After watching, you’re likely to remember Burning Hearts as righteous ode to arcade rumblers like Double Dragon and Final Fight — that is the film’s most dramatic and unexpected sequence — but the whole is a powerful mashup of diverse interests that add to the implicit mythology of that showy sequence and it turn reveal the unique and exciting perspective of writer/director James McFay.
A struggling model in Japan, Elle is at the end of her rope when she uncovers an affair between her American boyfriend and her Australian best friend. Heartbroken, she runs off and doesn’t forsee the trouble she’ll shortly find herself in from some yakuza types, nor the unexpected connection she shares with Kazu, the taxi driver who will save her.
There are certain elements of the film that are less polished, and have turned off viewers I know. Many cannot get over the awkward verbal delivery of Anna Shpak as the Ukrainian model, living in Japan and speaking in English, however Burning Hearts is one of those films that is so utterly perfect in the short form and so unexpected that minor offenses can be easily forgiven.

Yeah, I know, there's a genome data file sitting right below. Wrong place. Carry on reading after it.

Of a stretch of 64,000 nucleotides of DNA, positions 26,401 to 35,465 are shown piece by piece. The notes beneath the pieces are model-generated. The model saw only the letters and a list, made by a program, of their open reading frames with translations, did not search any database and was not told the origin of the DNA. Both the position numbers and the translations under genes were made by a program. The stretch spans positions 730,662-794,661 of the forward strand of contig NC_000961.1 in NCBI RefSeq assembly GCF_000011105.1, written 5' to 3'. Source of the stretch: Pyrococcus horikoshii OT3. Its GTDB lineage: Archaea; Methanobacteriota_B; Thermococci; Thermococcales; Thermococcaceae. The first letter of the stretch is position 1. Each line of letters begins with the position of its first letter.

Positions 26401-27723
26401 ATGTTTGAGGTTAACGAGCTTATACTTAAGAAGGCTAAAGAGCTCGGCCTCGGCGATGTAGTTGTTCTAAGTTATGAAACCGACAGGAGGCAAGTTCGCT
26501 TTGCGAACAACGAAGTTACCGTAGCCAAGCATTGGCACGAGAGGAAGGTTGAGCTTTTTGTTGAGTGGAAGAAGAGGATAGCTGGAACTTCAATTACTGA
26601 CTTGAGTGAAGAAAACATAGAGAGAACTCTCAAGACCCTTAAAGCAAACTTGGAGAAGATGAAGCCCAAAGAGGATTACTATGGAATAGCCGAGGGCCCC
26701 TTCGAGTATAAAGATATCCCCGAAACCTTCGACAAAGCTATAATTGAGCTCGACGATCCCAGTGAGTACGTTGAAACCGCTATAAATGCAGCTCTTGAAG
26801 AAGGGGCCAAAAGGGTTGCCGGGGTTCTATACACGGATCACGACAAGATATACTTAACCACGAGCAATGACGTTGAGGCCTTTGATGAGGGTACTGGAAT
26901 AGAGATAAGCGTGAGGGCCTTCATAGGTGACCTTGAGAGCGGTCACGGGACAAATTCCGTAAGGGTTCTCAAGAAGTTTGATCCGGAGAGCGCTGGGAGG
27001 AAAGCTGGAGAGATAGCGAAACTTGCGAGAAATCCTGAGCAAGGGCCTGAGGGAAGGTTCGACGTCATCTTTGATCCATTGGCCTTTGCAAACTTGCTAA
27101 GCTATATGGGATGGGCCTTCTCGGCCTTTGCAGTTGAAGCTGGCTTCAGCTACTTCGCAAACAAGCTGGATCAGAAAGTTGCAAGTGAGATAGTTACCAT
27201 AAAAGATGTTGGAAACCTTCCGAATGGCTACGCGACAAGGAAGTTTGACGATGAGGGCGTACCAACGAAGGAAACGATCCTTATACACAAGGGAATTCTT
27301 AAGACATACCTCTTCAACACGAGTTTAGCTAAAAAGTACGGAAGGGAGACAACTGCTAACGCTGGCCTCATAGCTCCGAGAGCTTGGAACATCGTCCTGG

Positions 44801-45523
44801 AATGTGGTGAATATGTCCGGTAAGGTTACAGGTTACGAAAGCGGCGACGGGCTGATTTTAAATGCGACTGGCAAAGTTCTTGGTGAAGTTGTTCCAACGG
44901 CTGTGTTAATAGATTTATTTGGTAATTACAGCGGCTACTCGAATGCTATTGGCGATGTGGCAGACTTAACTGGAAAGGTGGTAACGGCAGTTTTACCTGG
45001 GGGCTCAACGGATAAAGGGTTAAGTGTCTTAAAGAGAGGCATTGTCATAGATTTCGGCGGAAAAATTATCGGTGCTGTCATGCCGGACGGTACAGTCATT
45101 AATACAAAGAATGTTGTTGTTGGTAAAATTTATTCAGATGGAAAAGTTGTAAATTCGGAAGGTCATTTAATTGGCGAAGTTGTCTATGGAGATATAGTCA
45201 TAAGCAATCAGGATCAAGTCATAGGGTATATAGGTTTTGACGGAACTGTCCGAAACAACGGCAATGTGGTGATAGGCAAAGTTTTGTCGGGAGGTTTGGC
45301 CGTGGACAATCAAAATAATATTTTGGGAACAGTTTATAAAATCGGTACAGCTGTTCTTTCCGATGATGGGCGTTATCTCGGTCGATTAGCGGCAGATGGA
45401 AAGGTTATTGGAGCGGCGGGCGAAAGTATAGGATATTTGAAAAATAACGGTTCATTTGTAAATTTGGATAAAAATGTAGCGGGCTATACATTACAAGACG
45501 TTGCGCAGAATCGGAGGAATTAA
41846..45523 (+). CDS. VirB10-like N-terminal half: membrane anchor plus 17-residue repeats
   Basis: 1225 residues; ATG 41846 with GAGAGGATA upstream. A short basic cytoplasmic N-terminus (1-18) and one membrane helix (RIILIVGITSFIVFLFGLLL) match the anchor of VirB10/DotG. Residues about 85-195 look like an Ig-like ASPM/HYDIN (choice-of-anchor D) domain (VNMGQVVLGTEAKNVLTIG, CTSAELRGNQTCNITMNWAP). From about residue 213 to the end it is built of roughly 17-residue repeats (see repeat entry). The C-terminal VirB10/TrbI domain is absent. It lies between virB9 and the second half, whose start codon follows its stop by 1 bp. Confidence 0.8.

Frankly, the climactic fight scene is just really well done. McFay has relationships in the Japanese stunt community dating back to work he did on Power Rangers, and he frequently writes scripts to take advantage of their unique skills. The model angle is the legacy of previous work as well, his medium length film, Tiger, about foreign models in Tokyo and their isolation and loneliness. Burning Hearts is very literally a mashup of the two backgrounds and does honor to both. The opening monologue from Kazu brings him into the world of Tiger, an anxiousness over potential and the failure to meet it, an aimless sense of purposelessness pervading his psyche. Elle aternately fits very naturally into a wounded damsel in distress role common to the macho action genre, however the development of her heartache and the novelty of her background provide pleasing depth to the character.
I personally love genre work, and love Japanese culture, so the fact that McFay is able to permute these familiar elements in a style that feels fresh pleases me greatly, and I really look forward to new work. McFay announced late last year that he’d wrapped a new short Ariadne. Check out his website for updates!